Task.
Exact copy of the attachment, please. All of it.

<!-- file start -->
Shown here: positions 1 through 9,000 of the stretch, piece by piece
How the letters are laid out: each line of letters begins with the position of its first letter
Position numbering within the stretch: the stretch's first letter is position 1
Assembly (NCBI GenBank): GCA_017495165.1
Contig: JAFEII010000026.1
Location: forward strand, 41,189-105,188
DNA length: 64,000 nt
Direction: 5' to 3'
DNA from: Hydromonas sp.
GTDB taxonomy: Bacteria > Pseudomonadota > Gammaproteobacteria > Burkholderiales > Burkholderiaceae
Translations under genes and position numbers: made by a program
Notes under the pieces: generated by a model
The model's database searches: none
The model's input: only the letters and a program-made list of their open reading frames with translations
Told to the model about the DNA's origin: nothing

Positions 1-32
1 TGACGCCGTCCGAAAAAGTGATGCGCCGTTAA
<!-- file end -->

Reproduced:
Shown here: positions 1 through 9,000 of the stretch, piece by piece
How the letters are laid out: each line of letters begins with the position of its first letter
Position numbering within the stretch: the stretch's first letter is position 1
Assembly (NCBI GenBank): GCA_017495165.1
Contig: JAFEII010000026.1
Location: forward strand, 41,189-105,188
DNA length: 64,000 nt
Direction: 5' to 3'
DNA from: Hydromonas sp.
GTDB taxonomy: Bacteria > Pseudomonadota > Gammaproteobacteria > Burkholderiales > Burkholderiaceae
Translations under genes and position numbers: made by a program
Notes under the pieces: generated by a model
The model's database searches: none
The model's input: only the letters and a program-made list of their open reading frames with translations
Told to the model about the DNA's origin: nothing

Positions 1-32
1 TGACGCCGTCCGAAAAAGTGATGCGCCGTTAA